From here, the list goes on to include a number of other items.
But to be realistic, ingredients located this far down the list (other than nutritional supplements) are not likely to affect the overall rating of this product.
With six notable exceptions…
First, we find sunflower oil. Sunflower oil is nutritionally similar to safflower oil. Since these oils are high in omega-6 fatty acids and contain no omega-3’s, they’re considered less nutritious than canola or flaxseed oils.
Sunflower oil is notable for its resistance to heat damage during cooking.
There are several different types of sunflower oil, some better than others. Without knowing more, it’s impossible to judge the quality of this ingredient.
Next, chicory pulp is what remains of chicory root once all the healthy inulin has been extracted.
This agricultural by-product is more typically associated with cattle feeds and is most likely used here for its digestible dietary fiber.
In addition, tomato pomace is a controversial ingredient, a by-product remaining after processing tomatoes into juice, soup and ketchup.
Many praise tomato pomace for its high fiber and nutrient content, while others scorn it as an inexpensive pet food filler.
Just the same, there’s probably not enough tomato pomace here to make much of a difference.
Next, this food contains chelated minerals, minerals that have been chemically attached to protein. This makes them easier to absorb. Chelated minerals are usually found in better dog foods.
In addition, we find no mention of probiotics, friendly bacteria applied to the surface of the kibble after processing to help with digestion.
And lastly, this recipe includes selenium yeast. Unlike the more common inorganic form of selenium (sodium selenite), this natural yeast supplement is considered a safer anti-cancer alternative.
Nutro Rotations Dog Food
The Bottom Line
Judging by its ingredients alone, Nutro Rotations looks like an average dry product.
But ingredient quality by itself cannot tell the whole story. We still need to estimate the product’s meat content before determining a final rating.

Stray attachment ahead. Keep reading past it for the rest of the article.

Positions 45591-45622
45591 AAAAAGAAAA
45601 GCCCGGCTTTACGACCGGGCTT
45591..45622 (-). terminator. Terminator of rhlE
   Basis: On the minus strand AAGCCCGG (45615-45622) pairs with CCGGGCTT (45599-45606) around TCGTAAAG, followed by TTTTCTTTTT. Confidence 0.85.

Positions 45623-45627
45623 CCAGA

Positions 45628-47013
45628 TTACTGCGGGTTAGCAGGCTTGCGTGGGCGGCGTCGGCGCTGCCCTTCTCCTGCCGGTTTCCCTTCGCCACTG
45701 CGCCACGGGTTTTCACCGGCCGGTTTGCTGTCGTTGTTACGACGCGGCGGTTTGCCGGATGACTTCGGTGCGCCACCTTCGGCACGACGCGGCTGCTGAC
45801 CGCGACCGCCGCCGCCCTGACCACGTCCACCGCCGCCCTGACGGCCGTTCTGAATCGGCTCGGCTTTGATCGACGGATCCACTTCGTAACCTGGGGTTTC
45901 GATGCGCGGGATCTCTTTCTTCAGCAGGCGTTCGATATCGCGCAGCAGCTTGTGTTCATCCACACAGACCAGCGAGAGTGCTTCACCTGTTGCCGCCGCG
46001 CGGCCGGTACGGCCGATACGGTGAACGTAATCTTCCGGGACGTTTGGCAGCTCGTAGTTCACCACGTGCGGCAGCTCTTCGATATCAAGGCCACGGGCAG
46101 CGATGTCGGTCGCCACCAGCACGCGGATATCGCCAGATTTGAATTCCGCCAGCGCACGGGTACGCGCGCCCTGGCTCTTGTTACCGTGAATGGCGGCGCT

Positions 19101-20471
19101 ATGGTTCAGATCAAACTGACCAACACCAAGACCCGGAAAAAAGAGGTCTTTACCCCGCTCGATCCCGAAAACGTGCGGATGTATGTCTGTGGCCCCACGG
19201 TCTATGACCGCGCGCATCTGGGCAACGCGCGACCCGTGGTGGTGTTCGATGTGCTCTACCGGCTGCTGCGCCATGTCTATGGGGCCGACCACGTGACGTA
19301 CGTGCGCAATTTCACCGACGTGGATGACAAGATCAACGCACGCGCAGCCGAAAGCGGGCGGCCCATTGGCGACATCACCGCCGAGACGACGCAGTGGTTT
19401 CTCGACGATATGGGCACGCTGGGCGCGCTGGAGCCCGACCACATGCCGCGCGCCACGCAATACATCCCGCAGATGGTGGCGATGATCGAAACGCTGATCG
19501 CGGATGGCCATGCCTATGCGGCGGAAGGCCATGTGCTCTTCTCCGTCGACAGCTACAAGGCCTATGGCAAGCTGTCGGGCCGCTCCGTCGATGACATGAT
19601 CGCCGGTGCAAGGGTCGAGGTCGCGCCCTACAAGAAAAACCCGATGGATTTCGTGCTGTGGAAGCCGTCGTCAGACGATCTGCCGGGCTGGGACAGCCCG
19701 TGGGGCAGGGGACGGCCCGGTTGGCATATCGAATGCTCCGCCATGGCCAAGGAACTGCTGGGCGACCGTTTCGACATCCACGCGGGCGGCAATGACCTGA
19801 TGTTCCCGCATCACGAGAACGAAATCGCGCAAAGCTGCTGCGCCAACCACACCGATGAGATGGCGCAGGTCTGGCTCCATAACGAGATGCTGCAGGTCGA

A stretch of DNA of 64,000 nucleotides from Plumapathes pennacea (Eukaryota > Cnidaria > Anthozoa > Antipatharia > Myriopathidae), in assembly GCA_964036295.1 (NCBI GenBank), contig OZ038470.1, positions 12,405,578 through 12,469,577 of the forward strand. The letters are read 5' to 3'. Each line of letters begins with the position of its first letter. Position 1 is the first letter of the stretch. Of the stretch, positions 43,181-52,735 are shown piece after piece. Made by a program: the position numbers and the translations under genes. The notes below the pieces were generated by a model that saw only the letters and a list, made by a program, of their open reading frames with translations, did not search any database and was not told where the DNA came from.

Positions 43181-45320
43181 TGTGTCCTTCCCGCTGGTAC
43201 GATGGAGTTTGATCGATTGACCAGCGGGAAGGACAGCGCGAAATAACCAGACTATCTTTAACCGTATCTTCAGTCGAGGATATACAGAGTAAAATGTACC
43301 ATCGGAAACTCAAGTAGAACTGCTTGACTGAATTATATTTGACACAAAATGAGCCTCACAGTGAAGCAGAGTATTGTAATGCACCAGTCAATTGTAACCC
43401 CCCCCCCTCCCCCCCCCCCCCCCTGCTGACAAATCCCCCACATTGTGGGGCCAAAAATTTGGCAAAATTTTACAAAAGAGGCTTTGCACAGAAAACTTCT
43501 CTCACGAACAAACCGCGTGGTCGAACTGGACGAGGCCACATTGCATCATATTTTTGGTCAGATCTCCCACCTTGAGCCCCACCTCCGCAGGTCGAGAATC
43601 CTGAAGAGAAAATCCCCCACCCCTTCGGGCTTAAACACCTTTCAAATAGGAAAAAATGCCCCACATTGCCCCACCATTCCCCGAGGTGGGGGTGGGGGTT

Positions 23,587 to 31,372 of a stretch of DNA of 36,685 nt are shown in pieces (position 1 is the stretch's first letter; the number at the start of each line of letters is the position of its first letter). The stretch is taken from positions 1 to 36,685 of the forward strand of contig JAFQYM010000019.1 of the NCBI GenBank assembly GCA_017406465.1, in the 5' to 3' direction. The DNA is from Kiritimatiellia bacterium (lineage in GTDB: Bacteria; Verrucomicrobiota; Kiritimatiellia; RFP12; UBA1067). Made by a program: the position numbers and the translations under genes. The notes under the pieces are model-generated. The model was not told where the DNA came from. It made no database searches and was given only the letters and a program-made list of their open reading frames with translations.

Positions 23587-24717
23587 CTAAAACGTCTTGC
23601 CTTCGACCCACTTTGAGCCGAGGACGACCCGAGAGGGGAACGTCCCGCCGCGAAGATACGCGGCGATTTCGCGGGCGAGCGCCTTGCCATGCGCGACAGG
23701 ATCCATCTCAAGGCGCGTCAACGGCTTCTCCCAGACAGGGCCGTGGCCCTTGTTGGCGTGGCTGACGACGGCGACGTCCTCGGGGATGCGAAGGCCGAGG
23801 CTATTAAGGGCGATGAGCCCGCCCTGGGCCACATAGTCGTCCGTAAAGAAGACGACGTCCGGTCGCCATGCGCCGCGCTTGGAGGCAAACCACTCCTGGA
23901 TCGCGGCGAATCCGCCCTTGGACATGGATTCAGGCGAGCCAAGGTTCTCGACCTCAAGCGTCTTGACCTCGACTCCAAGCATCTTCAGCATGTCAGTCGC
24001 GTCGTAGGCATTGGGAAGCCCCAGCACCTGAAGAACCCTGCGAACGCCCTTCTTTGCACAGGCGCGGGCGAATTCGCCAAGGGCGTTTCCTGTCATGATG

As a group, the brand features an average protein content of 28% and a mean fat level of 16%. Together, these figures suggest a carbohydrate content of 49% for the overall product line.
And a fat-to-protein ratio of about 56%.
Near-average protein. Near-average fat. And near-average carbs when compared to a typical dry dog food.
Even when you consider the protein-boosting effect of the peas and brewers yeast, this looks like the profile of a kibble containing a moderate amount of meat.
Nutro Rotations is a plant-based dry dog food using a moderate amount of named meats as its main sources of animal protein, thus earning the brand 4 stars.
Please note certain recipes are sometimes given a higher or lower rating based upon our estimate of their total meat content and (when appropriate) their fat-to-protein ratios.
Nutro Dog Food
The following list (if present) includes all dog food recalls since 2009 directly related to this product line. If there are no recalls listed in this section, we have not yet reported any events.
To learn why our ratings have nothing to do with a product’s recall history, please visit our Dog Food Recalls FAQ page.
Get free dog food recall alerts sent to you by email. Subscribe to The Advisor’s recall notification list.
Dog Food Coupons
Readers are invited to check for coupons and discounts shared by others in our Dog Food Coupons Forum.
Or click the buying tip below. Please be advised we receive a fee for referrals made to the following online store.
A Final Word
The Dog Food Advisor is privately owned and is not affiliated (in any way) with pet food manufacturers. We do not accept money, gifts, samples or other incentives in exchange for special consideration in preparing our reviews.
However, we do receive a referral fee from online retailers (like Chewy or Amazon) when readers click over to their website from ours. This policy helps support the operation of our blog and keeps access to all our content free to the public.
For more information, please visit our Disclaimer and Disclosure page.
Important FDA Alert
The FDA is investigating a potential link between diet and heart disease in dogs. Click here for details.
Notes and Updates
01/29/2017 Last Update